I’ve been updating the code underlying the Supreme Court death calculator, with an emphasis on greater mathematical precision and increased code elegance. Meanwhile, Justice Scalia has died.
For the record, I would not have predicted this. If you look at the CDC life tables, and scroll to page 35 (“Table 14. Life table for non-Hispanic white males: United States, 2010”), then scroll a little further down, you’ll see that, of 100,000 non-Hispanic white males born in the United States, 53,857 will survive to their 79th birthday. Justice Scalia would have been 84.9 years old on Inauguration Day, 2021. Of those 53,857 who make it to their 79th birthday, 38,053 are still alive on their 84th birthdays; 34,567 are alive on their 85th. So if you count 84.9 as “84 years old”, he had a 29% chance of dying before the 2021 inauguration. If you count it as 85, the number rises to 35%. If you interpolate between those two probabilities, you get (duh) a number between 29% and 35%. So I would not have bet money on his death.
The probability of one or more Justices’ dying, independently, between now and Inauguration Day 2021 was in the 85+% range. The expected number of Justices who’d die was around 1.7. I’ll have to re-run the numbers now with only 8 Justices.
You’re being much more careful than me. I just made extensive form game trees and explored the various possibilities. My results basically say that the next president will end up choosing the make up of the court. A Democratic president will have 6-3 court (alphabetical order) whether the Republicans block an Obama nominee or not. A Republican president will likely be able to finagle a 4-5 court if Obama makes an appointment but will get a 3-6 court if the Republicans had blocked a nomination.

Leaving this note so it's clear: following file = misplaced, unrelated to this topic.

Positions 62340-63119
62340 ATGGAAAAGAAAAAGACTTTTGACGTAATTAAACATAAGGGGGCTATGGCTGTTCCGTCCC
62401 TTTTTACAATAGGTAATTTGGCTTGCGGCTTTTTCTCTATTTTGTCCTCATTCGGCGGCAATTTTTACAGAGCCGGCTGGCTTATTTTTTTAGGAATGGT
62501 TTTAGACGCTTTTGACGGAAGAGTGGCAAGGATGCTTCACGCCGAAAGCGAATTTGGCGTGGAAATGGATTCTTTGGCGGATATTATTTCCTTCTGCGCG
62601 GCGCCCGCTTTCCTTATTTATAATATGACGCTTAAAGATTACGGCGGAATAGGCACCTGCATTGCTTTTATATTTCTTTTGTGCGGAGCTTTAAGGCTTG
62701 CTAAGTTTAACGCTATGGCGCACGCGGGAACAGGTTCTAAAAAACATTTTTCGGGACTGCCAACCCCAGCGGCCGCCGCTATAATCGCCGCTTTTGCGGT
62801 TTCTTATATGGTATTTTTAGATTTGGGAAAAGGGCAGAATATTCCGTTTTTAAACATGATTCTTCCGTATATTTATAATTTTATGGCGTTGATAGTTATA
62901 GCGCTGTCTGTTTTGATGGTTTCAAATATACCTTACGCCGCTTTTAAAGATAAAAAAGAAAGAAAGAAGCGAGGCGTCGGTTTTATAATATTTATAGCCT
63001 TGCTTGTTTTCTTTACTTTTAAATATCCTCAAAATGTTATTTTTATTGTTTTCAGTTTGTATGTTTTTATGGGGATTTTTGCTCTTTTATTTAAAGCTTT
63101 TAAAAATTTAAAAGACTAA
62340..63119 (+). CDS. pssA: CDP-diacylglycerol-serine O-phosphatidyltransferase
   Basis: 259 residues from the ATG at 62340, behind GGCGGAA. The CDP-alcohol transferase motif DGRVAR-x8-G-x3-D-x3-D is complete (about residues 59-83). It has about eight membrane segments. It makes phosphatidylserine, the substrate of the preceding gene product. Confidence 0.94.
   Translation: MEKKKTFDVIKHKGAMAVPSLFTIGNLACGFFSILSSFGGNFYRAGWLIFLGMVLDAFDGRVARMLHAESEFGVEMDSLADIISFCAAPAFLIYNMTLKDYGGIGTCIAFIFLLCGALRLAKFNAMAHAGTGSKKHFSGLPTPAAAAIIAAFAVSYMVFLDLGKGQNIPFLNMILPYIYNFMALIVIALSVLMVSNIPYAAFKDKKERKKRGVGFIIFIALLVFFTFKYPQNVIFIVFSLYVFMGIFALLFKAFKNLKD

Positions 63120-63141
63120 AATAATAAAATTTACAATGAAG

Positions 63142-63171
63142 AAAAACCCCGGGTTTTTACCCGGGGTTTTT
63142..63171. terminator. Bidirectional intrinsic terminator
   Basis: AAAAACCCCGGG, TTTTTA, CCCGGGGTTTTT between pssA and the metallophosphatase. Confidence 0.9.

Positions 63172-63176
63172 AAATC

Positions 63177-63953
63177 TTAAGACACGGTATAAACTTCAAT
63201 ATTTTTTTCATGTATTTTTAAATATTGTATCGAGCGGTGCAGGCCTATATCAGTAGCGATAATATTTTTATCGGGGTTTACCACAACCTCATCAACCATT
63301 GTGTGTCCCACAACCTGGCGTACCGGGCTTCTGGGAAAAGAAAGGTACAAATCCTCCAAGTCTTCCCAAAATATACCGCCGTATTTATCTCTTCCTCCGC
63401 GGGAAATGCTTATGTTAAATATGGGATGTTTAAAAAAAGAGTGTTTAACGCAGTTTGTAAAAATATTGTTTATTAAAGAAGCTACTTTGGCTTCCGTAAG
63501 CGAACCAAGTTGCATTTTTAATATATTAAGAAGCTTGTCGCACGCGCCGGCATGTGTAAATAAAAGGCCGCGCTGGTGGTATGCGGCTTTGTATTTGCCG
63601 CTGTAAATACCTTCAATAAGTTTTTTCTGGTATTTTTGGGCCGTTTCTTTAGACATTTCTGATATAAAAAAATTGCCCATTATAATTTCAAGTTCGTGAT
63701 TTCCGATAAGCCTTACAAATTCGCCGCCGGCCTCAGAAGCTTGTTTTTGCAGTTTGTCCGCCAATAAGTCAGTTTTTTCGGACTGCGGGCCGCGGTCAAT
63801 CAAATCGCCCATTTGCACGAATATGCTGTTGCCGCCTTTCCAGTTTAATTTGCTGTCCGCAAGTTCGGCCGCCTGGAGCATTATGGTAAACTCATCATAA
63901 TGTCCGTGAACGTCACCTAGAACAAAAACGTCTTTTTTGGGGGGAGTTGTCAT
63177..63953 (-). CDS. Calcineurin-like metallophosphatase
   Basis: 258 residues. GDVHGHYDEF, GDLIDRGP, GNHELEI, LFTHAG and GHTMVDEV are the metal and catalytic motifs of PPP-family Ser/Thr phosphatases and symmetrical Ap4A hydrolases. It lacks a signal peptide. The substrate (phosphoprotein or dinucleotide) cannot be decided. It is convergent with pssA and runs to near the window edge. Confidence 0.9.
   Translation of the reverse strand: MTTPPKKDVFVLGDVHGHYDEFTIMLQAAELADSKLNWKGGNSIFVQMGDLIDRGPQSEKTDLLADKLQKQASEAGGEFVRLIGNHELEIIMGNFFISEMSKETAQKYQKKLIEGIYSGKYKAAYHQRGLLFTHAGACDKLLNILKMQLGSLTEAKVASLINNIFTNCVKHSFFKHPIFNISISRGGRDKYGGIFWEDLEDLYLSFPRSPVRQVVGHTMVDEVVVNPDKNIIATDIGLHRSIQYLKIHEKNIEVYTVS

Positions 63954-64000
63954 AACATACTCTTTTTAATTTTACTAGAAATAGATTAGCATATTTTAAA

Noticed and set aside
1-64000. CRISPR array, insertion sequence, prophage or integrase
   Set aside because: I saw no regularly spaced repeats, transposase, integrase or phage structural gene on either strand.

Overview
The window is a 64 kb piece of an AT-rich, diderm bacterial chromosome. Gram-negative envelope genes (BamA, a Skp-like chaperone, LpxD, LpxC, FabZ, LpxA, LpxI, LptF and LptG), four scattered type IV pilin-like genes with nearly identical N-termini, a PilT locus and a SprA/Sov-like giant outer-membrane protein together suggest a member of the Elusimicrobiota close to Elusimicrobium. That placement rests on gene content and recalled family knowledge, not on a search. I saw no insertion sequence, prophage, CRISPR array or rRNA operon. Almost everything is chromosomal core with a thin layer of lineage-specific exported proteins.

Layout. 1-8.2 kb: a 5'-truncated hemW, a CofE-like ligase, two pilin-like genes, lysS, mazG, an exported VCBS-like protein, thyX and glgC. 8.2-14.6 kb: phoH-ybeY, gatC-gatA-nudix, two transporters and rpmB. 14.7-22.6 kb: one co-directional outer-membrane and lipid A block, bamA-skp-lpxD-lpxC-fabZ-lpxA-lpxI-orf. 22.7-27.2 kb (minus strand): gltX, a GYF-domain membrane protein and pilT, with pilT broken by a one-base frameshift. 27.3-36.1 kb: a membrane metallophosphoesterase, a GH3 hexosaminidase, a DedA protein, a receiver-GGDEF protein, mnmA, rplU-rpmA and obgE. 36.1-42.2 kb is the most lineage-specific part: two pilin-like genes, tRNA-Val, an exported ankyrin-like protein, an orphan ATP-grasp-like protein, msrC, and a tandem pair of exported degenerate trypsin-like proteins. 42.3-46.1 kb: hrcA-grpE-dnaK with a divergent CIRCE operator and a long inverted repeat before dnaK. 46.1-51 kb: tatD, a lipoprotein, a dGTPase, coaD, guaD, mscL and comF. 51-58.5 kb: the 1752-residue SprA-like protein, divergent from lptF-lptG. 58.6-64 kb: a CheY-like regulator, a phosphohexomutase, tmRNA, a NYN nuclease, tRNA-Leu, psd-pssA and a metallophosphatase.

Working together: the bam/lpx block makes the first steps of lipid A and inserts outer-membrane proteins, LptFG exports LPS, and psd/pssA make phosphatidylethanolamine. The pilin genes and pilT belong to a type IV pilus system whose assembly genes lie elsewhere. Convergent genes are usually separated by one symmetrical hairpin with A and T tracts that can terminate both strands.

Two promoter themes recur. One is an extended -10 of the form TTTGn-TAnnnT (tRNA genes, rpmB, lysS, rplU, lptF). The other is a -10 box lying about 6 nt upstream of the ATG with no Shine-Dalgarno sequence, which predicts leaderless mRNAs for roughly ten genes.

Given this, the rational strategy on the part of the Democrats is to make nomination blocking as politically expensive for the Republicans as possible – presedential race wise. The presidency will control the court.
The rational strategy of the Republicans depends on their beliefs about the future and their ability to spin. If they think the next president will be a Democrat, then accepting a nomination can give them a narrow Obama 4-5 instead of a deep Sanders 3-6. On the other hand, rejecting a nomination gives them a shot at the whole republic – Presidency, Congress, Court and much of Local Governemnt. If they can spin nomination rejection as positive good, then that is their best option. But if they can’t, capitulating could give real gains.
At least, that was my results.